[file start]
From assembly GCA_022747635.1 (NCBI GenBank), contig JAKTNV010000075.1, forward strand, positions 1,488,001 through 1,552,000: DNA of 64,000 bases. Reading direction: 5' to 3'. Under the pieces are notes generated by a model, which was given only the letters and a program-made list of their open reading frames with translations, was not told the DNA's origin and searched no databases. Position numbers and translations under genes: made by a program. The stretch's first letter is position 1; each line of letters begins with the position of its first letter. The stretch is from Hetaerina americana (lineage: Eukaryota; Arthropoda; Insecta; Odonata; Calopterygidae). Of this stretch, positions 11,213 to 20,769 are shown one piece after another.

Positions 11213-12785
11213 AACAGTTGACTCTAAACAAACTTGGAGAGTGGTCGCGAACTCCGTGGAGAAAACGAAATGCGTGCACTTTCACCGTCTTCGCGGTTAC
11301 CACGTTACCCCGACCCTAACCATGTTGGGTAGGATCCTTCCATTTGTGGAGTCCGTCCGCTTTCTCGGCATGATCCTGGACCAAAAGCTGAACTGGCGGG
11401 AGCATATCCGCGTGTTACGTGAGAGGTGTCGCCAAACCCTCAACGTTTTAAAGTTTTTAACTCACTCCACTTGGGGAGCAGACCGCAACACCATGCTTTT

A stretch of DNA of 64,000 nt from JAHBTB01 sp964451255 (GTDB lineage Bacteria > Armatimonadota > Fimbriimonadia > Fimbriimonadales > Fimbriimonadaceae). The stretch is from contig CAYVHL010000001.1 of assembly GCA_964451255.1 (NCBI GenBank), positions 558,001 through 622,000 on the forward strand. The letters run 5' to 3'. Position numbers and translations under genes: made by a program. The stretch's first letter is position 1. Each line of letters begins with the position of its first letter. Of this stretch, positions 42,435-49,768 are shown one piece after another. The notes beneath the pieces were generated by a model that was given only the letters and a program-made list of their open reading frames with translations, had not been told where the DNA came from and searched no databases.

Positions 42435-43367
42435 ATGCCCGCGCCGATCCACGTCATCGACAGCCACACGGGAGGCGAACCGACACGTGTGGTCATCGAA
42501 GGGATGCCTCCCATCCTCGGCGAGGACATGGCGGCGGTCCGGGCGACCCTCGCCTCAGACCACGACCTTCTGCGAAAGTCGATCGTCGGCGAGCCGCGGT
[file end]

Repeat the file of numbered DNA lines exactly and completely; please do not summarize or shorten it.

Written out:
From assembly GCA_022747635.1 (NCBI GenBank), contig JAKTNV010000075.1, forward strand, positions 1,488,001 through 1,552,000: DNA of 64,000 bases. Reading direction: 5' to 3'. Under the pieces are notes generated by a model, which was given only the letters and a program-made list of their open reading frames with translations, was not told the DNA's origin and searched no databases. Position numbers and translations under genes: made by a program. The stretch's first letter is position 1; each line of letters begins with the position of its first letter. The stretch is from Hetaerina americana (lineage: Eukaryota; Arthropoda; Insecta; Odonata; Calopterygidae). Of this stretch, positions 11,213 to 20,769 are shown one piece after another.

Positions 11213-12785
11213 AACAGTTGACTCTAAACAAACTTGGAGAGTGGTCGCGAACTCCGTGGAGAAAACGAAATGCGTGCACTTTCACCGTCTTCGCGGTTAC
11301 CACGTTACCCCGACCCTAACCATGTTGGGTAGGATCCTTCCATTTGTGGAGTCCGTCCGCTTTCTCGGCATGATCCTGGACCAAAAGCTGAACTGGCGGG
11401 AGCATATCCGCGTGTTACGTGAGAGGTGTCGCCAAACCCTCAACGTTTTAAAGTTTTTAACTCACTCCACTTGGGGAGCAGACCGCAACACCATGCTTTT

A stretch of DNA of 64,000 nt from JAHBTB01 sp964451255 (GTDB lineage Bacteria > Armatimonadota > Fimbriimonadia > Fimbriimonadales > Fimbriimonadaceae). The stretch is from contig CAYVHL010000001.1 of assembly GCA_964451255.1 (NCBI GenBank), positions 558,001 through 622,000 on the forward strand. The letters run 5' to 3'. Position numbers and translations under genes: made by a program. The stretch's first letter is position 1. Each line of letters begins with the position of its first letter. Of this stretch, positions 42,435-49,768 are shown one piece after another. The notes beneath the pieces were generated by a model that was given only the letters and a program-made list of their open reading frames with translations, had not been told where the DNA came from and searched no databases.

Positions 42435-43367
42435 ATGCCCGCGCCGATCCACGTCATCGACAGCCACACGGGAGGCGAACCGACACGTGTGGTCATCGAA
42501 GGGATGCCTCCCATCCTCGGCGAGGACATGGCGGCGGTCCGGGCGACCCTCGCCTCAGACCACGACCTTCTGCGAAAGTCGATCGTCGGCGAGCCGCGGT